What is the concept of "object" class (not gameObject, just object) in Unity scripting?

I was reading through this : Unity - Scripting API: Object and it seems that “objects” don’t exactly work the same as “gameObject”, in that it is never explicitly typed out like gameObject.

For example:

  • With gameObject, you can type something like: gameObject.camera

  • But with object, instead of typing Objects.FindObjectsOfType(HingeJoint), you just simply type FIndObjectsOfType(HingeJoint). Or instead of typing Object.Instantiate(…), you simply type Instantiate(…).

I also tried to explicitly type out objects in MonoDevelop and an error tells me: Unknow identifier ‘objects’/‘Objects’.

So I’m a bit confused… why is ‘object’ allowing for this kind of omission? Is it a concept that is different to gameObject?

GameObjects represent objects that are actually in the scene.

Object is the base type for all objects in Unity. An example of an Object that is not a GameObject is a script.

Here’s another answer to this question:

Hey There,

I am going to run over this very quickly :slight_smile:

object (lowercase o ) is the base class for all .Net (C#) classes. It’s the furtherest down you can go. Anything in .NET can be downcast to it.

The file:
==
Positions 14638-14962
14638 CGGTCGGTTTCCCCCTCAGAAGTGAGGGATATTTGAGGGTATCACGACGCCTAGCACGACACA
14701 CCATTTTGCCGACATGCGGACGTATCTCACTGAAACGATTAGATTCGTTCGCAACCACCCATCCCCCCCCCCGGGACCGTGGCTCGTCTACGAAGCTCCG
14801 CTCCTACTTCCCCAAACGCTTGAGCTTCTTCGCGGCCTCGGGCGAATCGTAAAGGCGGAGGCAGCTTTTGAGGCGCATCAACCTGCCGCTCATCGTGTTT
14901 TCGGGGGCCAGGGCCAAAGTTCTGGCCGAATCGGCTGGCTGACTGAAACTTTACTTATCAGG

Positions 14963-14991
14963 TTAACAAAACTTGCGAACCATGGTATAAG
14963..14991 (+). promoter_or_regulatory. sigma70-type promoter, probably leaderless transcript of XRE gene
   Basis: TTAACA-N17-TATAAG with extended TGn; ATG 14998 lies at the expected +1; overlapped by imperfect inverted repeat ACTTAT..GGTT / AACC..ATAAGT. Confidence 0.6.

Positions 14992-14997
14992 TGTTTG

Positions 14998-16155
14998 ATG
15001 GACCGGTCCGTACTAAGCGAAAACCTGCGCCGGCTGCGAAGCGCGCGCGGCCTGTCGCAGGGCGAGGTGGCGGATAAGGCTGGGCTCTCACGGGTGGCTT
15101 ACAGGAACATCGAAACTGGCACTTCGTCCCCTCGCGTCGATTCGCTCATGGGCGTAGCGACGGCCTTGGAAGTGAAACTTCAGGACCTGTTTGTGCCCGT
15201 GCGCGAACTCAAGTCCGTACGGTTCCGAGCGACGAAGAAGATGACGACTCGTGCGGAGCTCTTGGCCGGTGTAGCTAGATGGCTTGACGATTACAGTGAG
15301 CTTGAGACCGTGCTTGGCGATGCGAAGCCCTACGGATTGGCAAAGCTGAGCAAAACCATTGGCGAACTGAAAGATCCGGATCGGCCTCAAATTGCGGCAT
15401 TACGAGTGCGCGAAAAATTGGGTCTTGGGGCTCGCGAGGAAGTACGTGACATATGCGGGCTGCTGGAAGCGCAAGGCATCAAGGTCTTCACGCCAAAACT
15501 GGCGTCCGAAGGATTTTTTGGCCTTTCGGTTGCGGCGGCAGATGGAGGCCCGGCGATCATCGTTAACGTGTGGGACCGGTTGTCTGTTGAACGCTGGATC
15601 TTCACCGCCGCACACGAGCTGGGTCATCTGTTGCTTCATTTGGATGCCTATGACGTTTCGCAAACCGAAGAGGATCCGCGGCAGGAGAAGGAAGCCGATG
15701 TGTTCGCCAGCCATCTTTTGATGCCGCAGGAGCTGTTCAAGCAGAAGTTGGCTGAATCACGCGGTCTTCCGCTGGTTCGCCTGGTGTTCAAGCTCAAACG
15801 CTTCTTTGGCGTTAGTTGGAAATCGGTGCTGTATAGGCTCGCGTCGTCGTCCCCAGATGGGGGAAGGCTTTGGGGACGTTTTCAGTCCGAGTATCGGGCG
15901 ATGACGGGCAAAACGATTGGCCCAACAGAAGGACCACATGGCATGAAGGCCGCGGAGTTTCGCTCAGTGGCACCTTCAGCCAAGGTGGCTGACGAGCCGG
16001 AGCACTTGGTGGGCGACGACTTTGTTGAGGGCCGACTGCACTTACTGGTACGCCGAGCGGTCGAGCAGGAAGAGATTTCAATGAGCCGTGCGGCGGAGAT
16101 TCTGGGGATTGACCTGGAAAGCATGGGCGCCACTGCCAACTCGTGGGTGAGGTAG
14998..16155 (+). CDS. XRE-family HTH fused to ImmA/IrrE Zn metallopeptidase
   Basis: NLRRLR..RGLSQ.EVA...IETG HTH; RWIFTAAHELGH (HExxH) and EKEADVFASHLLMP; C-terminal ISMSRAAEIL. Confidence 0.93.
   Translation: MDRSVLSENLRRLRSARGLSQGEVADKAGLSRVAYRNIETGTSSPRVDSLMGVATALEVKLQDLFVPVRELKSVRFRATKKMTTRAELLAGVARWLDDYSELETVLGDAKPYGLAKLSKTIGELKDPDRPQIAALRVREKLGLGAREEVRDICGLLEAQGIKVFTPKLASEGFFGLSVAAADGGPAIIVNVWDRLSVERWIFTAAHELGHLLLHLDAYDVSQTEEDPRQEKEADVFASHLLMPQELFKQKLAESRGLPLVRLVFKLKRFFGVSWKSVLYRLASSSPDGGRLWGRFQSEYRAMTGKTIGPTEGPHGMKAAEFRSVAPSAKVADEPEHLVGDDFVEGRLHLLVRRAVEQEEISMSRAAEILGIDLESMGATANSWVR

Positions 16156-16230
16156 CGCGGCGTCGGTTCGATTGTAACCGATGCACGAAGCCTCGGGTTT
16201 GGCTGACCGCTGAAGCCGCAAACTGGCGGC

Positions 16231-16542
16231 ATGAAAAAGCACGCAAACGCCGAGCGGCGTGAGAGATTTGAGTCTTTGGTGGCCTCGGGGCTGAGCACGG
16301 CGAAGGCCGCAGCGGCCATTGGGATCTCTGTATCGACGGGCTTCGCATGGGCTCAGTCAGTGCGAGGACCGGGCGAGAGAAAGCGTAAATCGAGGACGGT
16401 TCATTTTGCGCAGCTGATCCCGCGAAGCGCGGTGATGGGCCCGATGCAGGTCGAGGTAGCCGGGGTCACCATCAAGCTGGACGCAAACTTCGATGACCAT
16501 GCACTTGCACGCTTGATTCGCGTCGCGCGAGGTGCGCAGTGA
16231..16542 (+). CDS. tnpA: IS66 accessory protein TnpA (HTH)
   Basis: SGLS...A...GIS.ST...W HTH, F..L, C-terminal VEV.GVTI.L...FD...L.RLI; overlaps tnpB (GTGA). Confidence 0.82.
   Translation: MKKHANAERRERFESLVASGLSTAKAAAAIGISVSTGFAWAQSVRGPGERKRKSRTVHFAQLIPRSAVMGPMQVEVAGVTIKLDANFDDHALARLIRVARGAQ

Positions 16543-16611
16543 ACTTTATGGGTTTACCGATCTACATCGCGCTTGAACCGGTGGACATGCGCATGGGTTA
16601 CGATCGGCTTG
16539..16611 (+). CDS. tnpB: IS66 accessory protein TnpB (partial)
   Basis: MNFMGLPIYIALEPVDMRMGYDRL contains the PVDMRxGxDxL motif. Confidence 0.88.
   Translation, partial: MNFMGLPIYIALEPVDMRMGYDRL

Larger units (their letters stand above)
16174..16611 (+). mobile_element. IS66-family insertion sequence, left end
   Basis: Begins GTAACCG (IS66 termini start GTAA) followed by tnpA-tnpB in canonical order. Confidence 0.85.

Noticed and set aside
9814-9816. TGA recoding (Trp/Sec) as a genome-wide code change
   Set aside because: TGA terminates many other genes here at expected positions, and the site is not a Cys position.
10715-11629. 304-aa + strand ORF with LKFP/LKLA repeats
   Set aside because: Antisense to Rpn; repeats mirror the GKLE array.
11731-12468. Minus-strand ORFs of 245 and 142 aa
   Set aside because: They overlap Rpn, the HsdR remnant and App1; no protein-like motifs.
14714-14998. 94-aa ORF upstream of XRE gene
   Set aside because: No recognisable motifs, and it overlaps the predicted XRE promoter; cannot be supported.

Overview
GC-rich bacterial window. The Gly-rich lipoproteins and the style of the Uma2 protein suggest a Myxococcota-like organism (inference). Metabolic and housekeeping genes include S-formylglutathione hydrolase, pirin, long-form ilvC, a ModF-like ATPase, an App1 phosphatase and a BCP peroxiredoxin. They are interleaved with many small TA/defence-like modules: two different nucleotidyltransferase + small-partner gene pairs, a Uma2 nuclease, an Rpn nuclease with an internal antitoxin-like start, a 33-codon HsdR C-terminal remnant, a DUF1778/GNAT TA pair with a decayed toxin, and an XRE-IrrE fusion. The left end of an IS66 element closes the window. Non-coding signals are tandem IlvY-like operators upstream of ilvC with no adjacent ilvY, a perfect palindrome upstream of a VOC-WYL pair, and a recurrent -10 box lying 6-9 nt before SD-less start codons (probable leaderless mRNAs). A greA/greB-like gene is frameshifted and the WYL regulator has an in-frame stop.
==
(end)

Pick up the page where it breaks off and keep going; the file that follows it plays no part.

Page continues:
Object (uppercase o) is Unity’s base class. Everything you see in Unity project ie. Folders, Scenes, Scripts, sprites, music, etc are of base class Object. This becomes very important when doing editor scripting.

If you know about Polymorphism the base type Object becomes very useful for generic programming. If you don’t know about it I would suggest reading up as it’s a staple of OOP.


Object is the base class of all objects unity can reference. If you look through the documentation for other elements, under the name you will see something like Namespace: Inherits from: [Class]. It may not always be Object but if you keep clicking the names you will (in not all but many cases) eventually arrive at Object.

The reason for this is simple, and what inheritance is in part for, it gives all the children a set of common variables and behaviours. Which allows the code to aggregate objects under a base type and use the common elements. In most cases you will probably not want to go as deep as Object.

GameObject inherits directly from Object and specialises it to represent objects that can be used in Unity scenes. Therefore it has access to (public and protected) members of Object.

But Object and GameObject are not equal.

Also within a MonoBehaviour you can use Instantiate or FindObjectsOfType without referring to anything, because MonoBehaviour inherits from Object (therefore you own script that inherits from MonoBehaviour also inherits from Object.